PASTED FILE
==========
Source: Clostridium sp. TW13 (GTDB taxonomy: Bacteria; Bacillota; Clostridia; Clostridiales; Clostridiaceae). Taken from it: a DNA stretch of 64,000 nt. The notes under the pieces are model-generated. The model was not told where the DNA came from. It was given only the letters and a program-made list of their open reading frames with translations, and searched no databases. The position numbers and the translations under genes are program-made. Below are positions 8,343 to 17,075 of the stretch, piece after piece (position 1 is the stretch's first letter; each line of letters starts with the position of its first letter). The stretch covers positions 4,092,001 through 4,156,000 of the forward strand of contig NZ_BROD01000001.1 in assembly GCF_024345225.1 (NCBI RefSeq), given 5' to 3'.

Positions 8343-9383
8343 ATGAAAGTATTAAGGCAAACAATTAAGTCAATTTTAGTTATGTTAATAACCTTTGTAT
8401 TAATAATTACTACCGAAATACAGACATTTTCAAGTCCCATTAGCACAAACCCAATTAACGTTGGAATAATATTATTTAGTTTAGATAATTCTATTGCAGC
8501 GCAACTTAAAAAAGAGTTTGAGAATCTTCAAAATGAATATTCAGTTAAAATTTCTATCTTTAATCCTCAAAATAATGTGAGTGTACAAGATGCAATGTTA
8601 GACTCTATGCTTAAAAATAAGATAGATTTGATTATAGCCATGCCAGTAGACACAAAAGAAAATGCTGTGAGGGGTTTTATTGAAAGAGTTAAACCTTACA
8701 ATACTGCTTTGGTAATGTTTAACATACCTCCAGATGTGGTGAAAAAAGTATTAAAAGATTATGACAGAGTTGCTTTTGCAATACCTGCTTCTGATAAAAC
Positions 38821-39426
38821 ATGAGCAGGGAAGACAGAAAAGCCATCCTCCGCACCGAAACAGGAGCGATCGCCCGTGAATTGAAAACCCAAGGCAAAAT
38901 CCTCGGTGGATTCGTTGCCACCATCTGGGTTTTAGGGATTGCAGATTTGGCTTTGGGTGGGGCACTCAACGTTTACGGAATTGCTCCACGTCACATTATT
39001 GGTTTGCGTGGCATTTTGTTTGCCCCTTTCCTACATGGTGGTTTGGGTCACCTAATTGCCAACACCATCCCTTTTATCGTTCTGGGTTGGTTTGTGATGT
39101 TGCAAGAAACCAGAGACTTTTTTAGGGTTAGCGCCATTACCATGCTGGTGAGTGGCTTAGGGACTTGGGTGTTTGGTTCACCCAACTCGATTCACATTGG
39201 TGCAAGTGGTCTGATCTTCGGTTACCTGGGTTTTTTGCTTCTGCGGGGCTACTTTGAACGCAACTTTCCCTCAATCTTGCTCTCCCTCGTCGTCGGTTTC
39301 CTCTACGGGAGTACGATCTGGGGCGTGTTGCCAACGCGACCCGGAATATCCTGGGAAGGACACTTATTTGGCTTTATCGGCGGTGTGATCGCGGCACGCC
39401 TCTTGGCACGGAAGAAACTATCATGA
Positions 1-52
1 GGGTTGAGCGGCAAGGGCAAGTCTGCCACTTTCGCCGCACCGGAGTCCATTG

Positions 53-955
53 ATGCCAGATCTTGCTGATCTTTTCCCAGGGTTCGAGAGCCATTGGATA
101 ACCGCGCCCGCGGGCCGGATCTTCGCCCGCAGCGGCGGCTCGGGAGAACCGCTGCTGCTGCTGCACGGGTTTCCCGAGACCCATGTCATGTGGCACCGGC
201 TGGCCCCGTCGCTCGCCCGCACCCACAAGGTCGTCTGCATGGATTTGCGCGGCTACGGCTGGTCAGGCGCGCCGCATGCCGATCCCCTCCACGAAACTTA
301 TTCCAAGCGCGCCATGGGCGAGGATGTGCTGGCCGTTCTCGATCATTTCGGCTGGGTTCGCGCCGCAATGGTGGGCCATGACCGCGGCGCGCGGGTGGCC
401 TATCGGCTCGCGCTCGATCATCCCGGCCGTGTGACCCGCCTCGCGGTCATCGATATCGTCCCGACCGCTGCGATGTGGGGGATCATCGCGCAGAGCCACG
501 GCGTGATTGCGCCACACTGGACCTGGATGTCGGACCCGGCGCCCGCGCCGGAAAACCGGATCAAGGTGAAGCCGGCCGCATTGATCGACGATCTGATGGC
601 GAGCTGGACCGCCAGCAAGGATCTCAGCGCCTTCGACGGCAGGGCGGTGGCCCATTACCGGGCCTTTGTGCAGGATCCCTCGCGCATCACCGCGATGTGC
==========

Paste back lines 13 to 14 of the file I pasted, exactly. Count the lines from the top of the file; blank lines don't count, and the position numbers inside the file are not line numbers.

39201 TGCAAGTGGTCTGATCTTCGGTTACCTGGGTTTTTTGCTTCTGCGGGGCTACTTTGAACGCAACTTTCCCTCAATCTTGCTCTCCCTCGTCGTCGGTTTC
39301 CTCTACGGGAGTACGATCTGGGGCGTGTTGCCAACGCGACCCGGAATATCCTGGGAAGGACACTTATTTGGCTTTATCGGCGGTGTGATCGCGGCACGCC